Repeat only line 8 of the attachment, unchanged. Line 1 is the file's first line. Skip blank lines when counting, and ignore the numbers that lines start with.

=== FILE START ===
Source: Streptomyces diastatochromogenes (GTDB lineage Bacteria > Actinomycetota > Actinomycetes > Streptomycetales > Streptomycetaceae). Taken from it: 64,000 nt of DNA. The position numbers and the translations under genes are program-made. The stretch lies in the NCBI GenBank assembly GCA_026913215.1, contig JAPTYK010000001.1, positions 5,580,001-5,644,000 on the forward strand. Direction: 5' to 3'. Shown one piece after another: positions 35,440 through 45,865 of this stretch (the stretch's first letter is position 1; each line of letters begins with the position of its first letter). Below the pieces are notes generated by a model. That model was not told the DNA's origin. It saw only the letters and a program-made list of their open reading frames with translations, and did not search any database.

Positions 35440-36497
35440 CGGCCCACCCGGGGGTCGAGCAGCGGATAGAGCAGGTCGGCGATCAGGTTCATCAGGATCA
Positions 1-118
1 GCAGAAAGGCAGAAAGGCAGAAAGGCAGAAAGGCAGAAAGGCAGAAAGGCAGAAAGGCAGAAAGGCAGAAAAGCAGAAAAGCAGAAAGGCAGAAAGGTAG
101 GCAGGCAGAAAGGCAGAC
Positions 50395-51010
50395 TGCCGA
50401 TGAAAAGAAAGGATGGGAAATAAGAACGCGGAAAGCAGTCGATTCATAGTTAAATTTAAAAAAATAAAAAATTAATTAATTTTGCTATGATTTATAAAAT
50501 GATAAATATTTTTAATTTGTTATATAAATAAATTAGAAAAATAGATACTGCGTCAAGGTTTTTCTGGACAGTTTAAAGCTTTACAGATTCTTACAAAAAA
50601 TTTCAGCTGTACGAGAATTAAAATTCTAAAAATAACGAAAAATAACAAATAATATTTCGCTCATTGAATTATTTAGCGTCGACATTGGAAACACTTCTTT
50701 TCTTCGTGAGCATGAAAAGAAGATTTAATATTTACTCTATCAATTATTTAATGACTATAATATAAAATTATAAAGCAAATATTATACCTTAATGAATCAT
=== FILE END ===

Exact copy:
50395 TGCCGA